By Steve Plunkett

 

Nestled among Highland Beach Town Manager Dale Sugerman’s e-mail last July was a message he wasn’t supposed to see: a collection of jokes Town Clerk Beverly Brown forwarded to him by mistake via the town’s official e-mail.

Sugerman investigated and found more jokes, some “sexually-oriented or defamatory,’’ that Brown had forwarded during work hours, including one alluding to President Obama and using the N-word. He decided a one-month suspension without pay was appropriate for the town’s second in command.

But before he could suspend her, Sugerman himself was suspended—though with pay—amid strong indications the Town Commission will not renew his contract in June.

‘’Where are you coming from?’’ Commissioner John Sorrelli demanded during the commission’s initial inquiry. ‘’I am so upset, I am ready to blow my cork here.’’

The commission’s Jan. 4 meeting began with an appeal from former Mayor Arlin Voress to intervene on Brown’s behalf. Sugerman said it was inappropriate to discuss the case in public while Brown still could appeal. Commissioners were divided on talking about it, and Mayor Jim Newill cast the deciding vote (to discuss).

Brown has breast cancer, and Newill’s wife has been going with her to doctor appointments and treatments, he said.

“The doctors have been very, very specific, which I passed on to the town manager several times, that she is not to be put under any kind of stress, because stress can really ruin the treatment,’’ Newill said.

Newill said he opposed firing the town manager without cause but asked if any commissioner would make a motion to direct Sugerman to rescind the suspension. That way, he said, if Sugerman refused, he would be guilty of insubordination.

“Just because you don’t agree with what the person is saying, you don’t think that he’s necessarily  doing what you would like them to do, that doesn’t to me constitute cause. I think something like this constitutes cause,’’ Newill said.

In a memo Sugerman gave Brown on Jan. 3, he outlined what he said was cause to suspend her: five e-mails containing “derogatory, racist, lewd and lascivious’’ jokes sent from April 20 to July 15 on Highland Beach’s computer system during working hours. He noted she had signed the town’s Information Technology Policy, which prohibits sending or receiving “obscene, sexually-oriented or defamatory’’ materials.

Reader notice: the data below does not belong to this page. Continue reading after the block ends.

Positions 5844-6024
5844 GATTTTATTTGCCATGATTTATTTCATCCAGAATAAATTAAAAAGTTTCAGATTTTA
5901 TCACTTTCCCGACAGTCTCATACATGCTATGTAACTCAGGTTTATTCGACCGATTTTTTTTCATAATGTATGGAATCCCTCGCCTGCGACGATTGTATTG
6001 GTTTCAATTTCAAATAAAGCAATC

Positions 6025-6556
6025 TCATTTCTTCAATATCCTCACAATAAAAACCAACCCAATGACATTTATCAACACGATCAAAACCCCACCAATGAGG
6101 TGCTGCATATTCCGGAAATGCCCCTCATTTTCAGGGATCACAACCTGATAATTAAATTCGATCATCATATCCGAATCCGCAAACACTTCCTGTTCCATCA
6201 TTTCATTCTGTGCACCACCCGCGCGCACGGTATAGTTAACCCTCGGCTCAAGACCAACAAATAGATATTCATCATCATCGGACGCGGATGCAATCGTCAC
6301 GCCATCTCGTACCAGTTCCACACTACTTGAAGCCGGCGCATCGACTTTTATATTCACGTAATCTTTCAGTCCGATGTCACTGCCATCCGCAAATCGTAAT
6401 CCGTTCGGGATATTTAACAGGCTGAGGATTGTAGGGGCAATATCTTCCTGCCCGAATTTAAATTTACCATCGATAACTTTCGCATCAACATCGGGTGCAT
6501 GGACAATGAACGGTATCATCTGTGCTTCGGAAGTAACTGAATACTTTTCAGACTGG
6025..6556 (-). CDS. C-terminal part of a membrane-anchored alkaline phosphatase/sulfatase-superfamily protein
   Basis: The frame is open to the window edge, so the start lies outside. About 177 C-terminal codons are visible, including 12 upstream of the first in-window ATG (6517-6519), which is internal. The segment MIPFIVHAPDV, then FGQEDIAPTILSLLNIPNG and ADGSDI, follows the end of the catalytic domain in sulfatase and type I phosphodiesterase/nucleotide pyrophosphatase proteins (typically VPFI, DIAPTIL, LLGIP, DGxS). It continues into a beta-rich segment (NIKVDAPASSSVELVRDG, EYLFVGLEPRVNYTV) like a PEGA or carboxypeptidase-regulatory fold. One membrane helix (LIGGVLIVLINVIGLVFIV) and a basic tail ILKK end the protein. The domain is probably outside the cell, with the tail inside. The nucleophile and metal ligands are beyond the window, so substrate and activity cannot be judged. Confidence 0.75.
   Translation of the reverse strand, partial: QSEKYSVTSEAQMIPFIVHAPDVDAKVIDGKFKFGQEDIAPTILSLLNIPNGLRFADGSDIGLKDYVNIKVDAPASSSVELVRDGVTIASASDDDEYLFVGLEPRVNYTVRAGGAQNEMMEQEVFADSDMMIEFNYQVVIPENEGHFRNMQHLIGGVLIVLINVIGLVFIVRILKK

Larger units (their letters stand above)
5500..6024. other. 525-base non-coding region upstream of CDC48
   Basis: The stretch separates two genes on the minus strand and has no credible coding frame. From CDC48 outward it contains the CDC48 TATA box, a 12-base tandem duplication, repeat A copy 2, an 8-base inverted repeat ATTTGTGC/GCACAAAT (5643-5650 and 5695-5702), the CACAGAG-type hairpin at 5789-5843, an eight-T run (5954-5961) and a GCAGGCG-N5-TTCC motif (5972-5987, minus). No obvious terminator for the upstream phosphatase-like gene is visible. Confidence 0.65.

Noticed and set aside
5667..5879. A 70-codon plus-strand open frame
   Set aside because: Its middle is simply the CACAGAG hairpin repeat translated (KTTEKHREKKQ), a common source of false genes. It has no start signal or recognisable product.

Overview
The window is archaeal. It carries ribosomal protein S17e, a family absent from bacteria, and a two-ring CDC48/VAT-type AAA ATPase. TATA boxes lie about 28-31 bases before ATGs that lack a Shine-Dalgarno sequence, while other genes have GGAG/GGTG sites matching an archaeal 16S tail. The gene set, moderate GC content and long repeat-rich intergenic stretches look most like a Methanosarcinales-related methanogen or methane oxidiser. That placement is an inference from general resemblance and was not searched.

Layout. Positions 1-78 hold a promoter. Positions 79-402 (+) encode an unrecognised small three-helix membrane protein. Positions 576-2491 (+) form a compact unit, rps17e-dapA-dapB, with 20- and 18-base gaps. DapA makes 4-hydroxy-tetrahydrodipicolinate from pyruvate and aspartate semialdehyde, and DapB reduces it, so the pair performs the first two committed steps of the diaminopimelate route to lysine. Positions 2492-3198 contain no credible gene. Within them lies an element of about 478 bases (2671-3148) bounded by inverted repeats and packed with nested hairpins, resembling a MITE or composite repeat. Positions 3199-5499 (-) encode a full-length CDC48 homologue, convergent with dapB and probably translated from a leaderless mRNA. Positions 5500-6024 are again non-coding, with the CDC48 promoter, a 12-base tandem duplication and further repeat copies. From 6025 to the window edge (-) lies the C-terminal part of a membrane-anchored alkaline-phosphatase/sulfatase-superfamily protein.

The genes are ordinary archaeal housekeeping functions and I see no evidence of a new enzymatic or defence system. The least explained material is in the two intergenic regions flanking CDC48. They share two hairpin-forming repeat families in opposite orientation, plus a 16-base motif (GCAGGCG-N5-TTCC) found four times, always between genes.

At a Dec. 20 hearing, Brown’s lawyer said the e-mail sent to Sugerman “was obviously done in error,’’ he wrote. Brown’s lawyer said a verbal or written warning was in order, he added.

‘‘What is most disappointing in all of this is that you absolutely should have known better,’’ Sugerman wrote.

There were other e-mails, but Sugerman did not want to pile them onto his complaint, he said. Town Attorney Tom Sliney told him the police chief of Wilton Manors in Broward County had received a 30-day suspension without pay for sending derogatory and racist e-mails during work hours from his city computer, he wrote. That chief ultimately resigned rather than be fired.

He said Brown’s actions were serious enough to warrant termination but because she had health problems he had decided on the unpaid suspension. He arranged for Brown to take college classes at town expense on sexual harassment, cultural sensitivity and computer etiquette.

The e-mails Sugerman cited as evidence include one forwarded to Brown by Fran Garfunkel, who Brown said is the town attorney’s paralegal. “Now I know why I like our neighbors to the North,’’ it begins. ‘’Nothing they do is politically correct.’’

Another e-mail, about a “Texas girl’’ who shoots a Mexican and an Arab at a bar because her state has “so many illegal aliens,’’ was sent to Brown by Mary Haynes, city clerk of Peoria, Ill.  Brown and Haynes won Quill awards from the International Institute of Municipal Clerks, which certified them both as Master Clerks.

IIMC members sign a Code of Ethics promising that “the affairs of my office shall be above reproach’’ and “to so conduct my public and private life as to be an example to my fellow citizens.’’ 

“I don’t think this is the norm for these two ladies, I really don’t,’’ said Chris Shalby, executive director of the organization, adding he has known Brown and Haynes a long time. “It’s unfortunate.’’

This is not the first time Brown has hired an employment attorney. She sued Redington Beach in 2006 challenging that town’s extension of her six-month probationary status, the St. Petersburg Times reported. She was placed on paid leave, returned to work but resigned two months later, the Times said.

Before that she was town clerk in nearby Seminole for three years and in Shelton, Conn., for 30 years. Highland Beach hired her in 2007.

 Brown has appealed the proposed suspension. The town must select an impartial hearing officer to review her case.

At the commission’s Feb. 1 meeting Vice Mayor Miriam Zwick said she had felt pressured to order Sugerman to rescind Brown’s suspension.

“This vote unfortunately allowed certain individuals to rush to judgment and use it as a wedge to unseat the manager, who had chosen to remain with his original proposal as being the correct, democratic process,’’ she said.

Commissioners voted 3-2 with Zwick and Commissioner John Pagliaro dissenting, to put Sugerman on paid suspension for five months. They also agreed to hold a special meeting to interview candidates for interim town manager. 

Sugerman’s contract ends in June. He became town manager in 2005.

 

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